NIS2 Regulation Comes into Force: EU Cybersecurity Market set for Growth

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1Q 2023 | IN-6809

The European Union (EU) has officially published the NIS 2 Directive that sets new standards for cybersecurity measures, and will regulate more sectors that include Small and Medium Enterprises (SMEs) with more than 50 employees.

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NIS2 Will Replace NIS1, Expanding Critical Sector Coverage and Stricter Enforcement of Cybersecurity


The European Union (EU) published the NIS 2 Directive setting new standards for cybersecurity measures, while regulating more sectors under the new directive, which include Small and Medium Enterprises (SMEs) with more than 50 employees. Prior to NIS 2, the 2016 Network and Information Security (NIS 1) Directive was the first European legislation on cybersecurity across member states. Yet, the directive suffered from a number of shortcomings, including unclear expectations and ambiguous classification of entities that were the subject to the directive. For example, while critical sectors fell under the directive, some member states classified healthcare providers as critical, while others excluded large hospitals from the directive. The original NIS targeted seven critical sectors, namely health, transportation, banking and financial markets, digital infrastructure, water supply, energy, and digital service providers. The new Directive identifies an extra eight sectors: providers of electronic communications and networks, social media platforms and data centers, wastewater and waste management, the space sector, critical product manufacturing, postal services, the food & beverage industry, and public administration. Regarding the size of entities covered under the Directive, NIS 2 applies to critical firms that employ more than 50 people and with annual turnover exceeding €10 million annually. In addition, firms that provide the same or similar essential services to six or more EU member states are also defined as critical.

NIS 2 further imposes a new approach to incident reporting: critical entities must submit an initial report within 24 hours of becoming aware of an incident, and a detailed report within 1 month of the incident. The report must include: 1) the number and proportion of users affected by the disruption; 2) the duration of the disruption; and 3) the geographical area affected by the disruption. The Directive also expands government oversight with Chapter 6 of the Directive establishing that member states “shall ensure that the competent authorities have the powers and means to conduct on-site inspections of the critical infrastructure and the premises that the critical entity uses to provide its essential services.” It stresses that relevant national authorities should be able to “conduct or order audits in respect of critical entities.”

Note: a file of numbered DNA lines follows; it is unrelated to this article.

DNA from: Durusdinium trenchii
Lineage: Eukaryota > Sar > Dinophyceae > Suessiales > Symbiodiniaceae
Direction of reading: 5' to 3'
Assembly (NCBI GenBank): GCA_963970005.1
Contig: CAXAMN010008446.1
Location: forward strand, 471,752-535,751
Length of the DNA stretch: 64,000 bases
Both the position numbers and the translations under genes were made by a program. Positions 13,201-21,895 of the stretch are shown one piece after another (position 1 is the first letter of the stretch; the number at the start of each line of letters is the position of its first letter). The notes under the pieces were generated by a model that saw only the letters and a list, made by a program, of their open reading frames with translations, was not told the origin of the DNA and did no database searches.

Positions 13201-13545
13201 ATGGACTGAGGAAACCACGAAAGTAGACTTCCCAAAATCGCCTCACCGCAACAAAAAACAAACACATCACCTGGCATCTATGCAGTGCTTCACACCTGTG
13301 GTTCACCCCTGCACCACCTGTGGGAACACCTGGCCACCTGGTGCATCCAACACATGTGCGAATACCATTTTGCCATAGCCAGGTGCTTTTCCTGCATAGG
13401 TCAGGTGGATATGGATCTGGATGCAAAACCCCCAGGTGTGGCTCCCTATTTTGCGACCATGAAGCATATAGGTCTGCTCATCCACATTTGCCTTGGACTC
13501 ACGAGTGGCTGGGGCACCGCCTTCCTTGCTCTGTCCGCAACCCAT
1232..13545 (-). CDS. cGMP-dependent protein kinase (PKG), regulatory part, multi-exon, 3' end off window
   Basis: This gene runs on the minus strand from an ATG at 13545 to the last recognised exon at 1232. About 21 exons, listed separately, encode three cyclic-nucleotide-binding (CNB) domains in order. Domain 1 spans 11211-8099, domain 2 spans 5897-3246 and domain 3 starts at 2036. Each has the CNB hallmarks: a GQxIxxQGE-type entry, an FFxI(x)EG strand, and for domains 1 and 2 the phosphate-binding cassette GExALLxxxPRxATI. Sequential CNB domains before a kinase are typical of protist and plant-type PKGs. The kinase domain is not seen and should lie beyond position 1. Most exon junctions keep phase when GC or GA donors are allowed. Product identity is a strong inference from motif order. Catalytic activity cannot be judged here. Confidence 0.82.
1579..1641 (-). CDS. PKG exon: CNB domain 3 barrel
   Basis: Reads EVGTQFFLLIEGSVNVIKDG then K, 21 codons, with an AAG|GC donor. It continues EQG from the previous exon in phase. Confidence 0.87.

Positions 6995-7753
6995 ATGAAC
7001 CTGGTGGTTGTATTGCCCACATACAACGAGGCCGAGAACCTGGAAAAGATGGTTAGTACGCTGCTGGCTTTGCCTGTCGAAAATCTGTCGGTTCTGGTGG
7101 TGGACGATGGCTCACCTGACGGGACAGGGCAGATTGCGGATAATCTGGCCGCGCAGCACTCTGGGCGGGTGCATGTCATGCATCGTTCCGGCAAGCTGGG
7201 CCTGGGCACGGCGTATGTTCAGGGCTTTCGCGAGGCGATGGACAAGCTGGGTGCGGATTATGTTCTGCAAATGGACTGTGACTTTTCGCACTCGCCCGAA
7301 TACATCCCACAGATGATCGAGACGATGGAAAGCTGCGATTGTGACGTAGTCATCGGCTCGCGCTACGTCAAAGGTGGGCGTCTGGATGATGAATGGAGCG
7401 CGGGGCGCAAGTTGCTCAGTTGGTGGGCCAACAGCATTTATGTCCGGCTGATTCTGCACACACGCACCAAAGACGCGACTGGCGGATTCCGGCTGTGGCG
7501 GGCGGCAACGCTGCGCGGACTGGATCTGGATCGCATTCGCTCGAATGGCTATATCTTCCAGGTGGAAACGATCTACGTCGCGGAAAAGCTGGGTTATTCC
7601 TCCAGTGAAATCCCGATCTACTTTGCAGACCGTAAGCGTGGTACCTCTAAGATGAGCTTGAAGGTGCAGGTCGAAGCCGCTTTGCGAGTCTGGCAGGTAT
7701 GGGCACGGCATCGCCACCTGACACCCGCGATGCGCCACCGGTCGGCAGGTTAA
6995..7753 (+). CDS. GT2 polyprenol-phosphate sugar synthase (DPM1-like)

New Regulation, New Business Opportunities for Industrial Cybersecurity Vendors


Members have another 21 months until October 2024 to incorporate the provisions of the Directive into their national law. Yet they could do this earlier, and those countries with advanced cybersecurity infrastructure might decide to speed up the process. This means organizations and vendors need to be prepared for the shifting regulatory environment that leans toward more oversight and possible penalties under Article 22 of Chapter 6 of NIS 2. The Directive will impact more than 160,000 entities in Europe by compelling them to strengthen their cybersecurity risk and incident management measures. This means organizations should review whether they fall within the scope of the directive, and cybersecurity vendors should prepare to assist clients to meet their regulatory obligations. The wide scope of the Directive and the inclusion of new critical infrastructure means more sectors will have to comply and set up roadmaps to implement the measures. The Directive calls for “fines of a maximum of at least €10 million or of a maximum of at least 2% of the total worldwide annual turnover” of entities, meaning that both firms and vendors will need to devise effective strategies to avoid the heavy penalties. This will contribute to new business for security vendors, but the extent of the penalties and their interpretation is yet to be known, as heavier fines seem to be directed toward larger enterprises that already spend more than smaller organizations on cybersecurity.   

Cybersecurity Vendors Need to Help Critical Infrastructure Understand and Implement NIS


The Directive seeks to go beyond the initial NIS Directive by encouraging the implementation of cybersecurity measures that go beyond baseline requirements, indicating that the era of lax cybersecurity regulation is over. The low size cap threshold of 50 employees and the expansion of sectors in the Directive signal that cybersecurity measures are now evolving to become typical business considerations for organizations, regardless of their size and sector. This also means cybersecurity vendors, especially those that provide solutions to critical infrastructure, will become permanent players, with services in constant demand. This will lead to increasing business opportunities, but also increasing competition among vendors. Cybersecurity vendors that display broad portfolios indicating breadth of knowledge and target their solutions to specific sectors will gain the upper hand in the market.